Academy of Ancient Music: St John Passion at the Barbican Hall

‘In order to preserve the good order in the Churches, so arrange the music that it shall not last too long, and shall be of such nature as not to make an operatic impression, but rather incite the listeners to devotion.’

Fiona Shaw's The Marriage of Figaro returns to the London Coliseum

The white walls of designer Peter McKintosh’s Ikea-maze are still spinning, the ox-skulls are still louring, and the servants are still eavesdropping, as Fiona Shaw’s 2011 production of The Marriage of Figaro returns to English National Opera for its second revival. Or, perhaps one should say that the servants are still sleeping - slumped in corridors, snoozing in chairs, snuggled under work-tables - for at times this did seem a rather soporific Figaro under Martyn Brabbins’ baton.

Lenten Choral Music from the Choir of King’s College, Cambridge

Time was I could hear the Choir of King’s College, Cambridge almost any evening I chose, at least during term time. (If I remember correctly, Mondays were reserved for the mixed voice King’s Voices.)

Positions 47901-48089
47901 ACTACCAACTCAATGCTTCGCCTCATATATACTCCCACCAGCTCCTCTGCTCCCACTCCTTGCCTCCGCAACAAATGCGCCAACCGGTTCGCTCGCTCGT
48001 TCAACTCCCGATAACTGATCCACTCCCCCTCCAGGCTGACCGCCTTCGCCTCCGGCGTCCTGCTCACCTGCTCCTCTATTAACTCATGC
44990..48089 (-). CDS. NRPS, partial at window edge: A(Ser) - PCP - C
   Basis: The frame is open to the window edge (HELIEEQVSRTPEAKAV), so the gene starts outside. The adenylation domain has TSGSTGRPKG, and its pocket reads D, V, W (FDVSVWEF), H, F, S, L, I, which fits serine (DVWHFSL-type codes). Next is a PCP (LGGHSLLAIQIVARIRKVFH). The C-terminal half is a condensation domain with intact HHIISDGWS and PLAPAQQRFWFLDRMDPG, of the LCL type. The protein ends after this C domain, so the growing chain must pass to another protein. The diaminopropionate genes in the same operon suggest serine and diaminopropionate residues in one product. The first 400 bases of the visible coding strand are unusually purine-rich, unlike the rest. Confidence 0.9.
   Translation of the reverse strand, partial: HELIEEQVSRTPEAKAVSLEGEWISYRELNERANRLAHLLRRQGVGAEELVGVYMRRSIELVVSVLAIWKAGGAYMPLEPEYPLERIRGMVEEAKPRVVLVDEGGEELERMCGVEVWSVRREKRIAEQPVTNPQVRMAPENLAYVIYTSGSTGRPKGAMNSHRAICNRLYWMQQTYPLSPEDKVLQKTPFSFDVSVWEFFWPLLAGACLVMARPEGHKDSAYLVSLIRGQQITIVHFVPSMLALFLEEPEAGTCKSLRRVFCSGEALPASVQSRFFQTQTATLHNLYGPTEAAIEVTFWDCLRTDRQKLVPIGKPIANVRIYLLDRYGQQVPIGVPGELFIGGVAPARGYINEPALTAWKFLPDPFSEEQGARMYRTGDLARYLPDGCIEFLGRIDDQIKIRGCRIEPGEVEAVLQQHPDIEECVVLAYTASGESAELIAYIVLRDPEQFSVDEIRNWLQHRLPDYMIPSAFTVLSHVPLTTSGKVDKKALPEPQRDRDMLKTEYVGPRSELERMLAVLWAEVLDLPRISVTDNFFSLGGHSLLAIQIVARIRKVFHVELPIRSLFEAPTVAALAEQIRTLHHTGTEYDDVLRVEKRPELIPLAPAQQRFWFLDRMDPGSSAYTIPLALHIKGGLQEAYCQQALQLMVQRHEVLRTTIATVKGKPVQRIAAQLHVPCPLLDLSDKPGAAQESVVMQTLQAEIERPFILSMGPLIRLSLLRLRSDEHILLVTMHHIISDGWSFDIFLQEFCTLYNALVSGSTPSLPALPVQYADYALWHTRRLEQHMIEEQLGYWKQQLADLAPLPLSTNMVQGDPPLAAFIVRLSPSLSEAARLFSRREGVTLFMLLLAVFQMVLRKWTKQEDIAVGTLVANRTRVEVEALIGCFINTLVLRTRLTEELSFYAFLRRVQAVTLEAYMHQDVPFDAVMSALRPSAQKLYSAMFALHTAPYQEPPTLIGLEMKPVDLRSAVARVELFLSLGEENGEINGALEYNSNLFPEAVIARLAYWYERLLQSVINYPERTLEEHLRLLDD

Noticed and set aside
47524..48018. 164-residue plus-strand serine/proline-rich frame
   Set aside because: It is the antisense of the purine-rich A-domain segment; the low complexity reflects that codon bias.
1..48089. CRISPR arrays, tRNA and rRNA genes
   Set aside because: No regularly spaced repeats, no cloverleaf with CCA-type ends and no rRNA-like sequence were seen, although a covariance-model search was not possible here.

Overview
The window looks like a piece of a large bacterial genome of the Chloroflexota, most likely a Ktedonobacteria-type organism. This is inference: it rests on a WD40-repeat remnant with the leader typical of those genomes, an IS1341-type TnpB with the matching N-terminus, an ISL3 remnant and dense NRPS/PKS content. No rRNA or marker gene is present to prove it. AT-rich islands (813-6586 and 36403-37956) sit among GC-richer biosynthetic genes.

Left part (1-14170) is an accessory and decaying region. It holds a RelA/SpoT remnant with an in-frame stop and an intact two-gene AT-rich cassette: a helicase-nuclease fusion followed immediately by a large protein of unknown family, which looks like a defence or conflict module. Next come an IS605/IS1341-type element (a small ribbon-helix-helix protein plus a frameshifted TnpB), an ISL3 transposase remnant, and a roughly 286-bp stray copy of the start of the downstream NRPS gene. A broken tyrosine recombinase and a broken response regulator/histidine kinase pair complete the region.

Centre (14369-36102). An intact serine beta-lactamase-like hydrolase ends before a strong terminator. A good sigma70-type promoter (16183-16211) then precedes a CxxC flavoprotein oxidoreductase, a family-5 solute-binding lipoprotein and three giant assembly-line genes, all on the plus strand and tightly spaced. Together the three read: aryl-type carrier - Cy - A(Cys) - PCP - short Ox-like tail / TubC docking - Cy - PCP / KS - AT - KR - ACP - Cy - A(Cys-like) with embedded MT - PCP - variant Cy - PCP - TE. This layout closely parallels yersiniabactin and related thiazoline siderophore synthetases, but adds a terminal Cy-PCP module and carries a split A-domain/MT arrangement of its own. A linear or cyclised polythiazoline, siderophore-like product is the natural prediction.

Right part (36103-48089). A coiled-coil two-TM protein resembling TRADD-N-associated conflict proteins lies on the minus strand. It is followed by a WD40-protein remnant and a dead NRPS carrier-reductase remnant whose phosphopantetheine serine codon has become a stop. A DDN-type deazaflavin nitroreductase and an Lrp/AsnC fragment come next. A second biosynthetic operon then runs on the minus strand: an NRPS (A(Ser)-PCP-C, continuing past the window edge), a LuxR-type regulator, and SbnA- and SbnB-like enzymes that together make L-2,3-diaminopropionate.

A New Faust at Lyric Opera of Chicago

Lyric Opera of Chicago’s innovative, new production of Charles Gounod’s Faust succeeds on multiple levels of musical and dramatic representation. The title role is sung by Benjamin Bernheim, his companion in adventure Méphistophélès is performed by Christian Van Horn.

Netrebko rules at the ROH in revival of Phyllida Lloyd's Macbeth

Shakespeare’s Macbeth is a play of the night: of dark interiors and shadowy forests. ‘Light thickens, and the crow/Makes wing to th’ rooky wood,’ says Macbeth, welcoming the darkness which, whether literal or figurative, is thrillingly and threateningly palpable.

San Diego’s Ravishing Florencia

Daniel Catán’s widely celebrated opera, Florencia en el Amazonas received a top tier production at the wholly rejuvenated San Diego Opera company.

Samantha Hankey wins Glyndebourne Opera Cup

Four singers were awarded prizes at the inaugural Glyndebourne Opera Cup, which reached its closing stage at Glyndebourne on 24th March. The Glyndebourne Opera Cup focuses on a different single composer or strand of the repertoire each time it is held. In 2018 the featured composer was Mozart and the Orchestra of the Age of Enlightenment accompanied the ten finalists.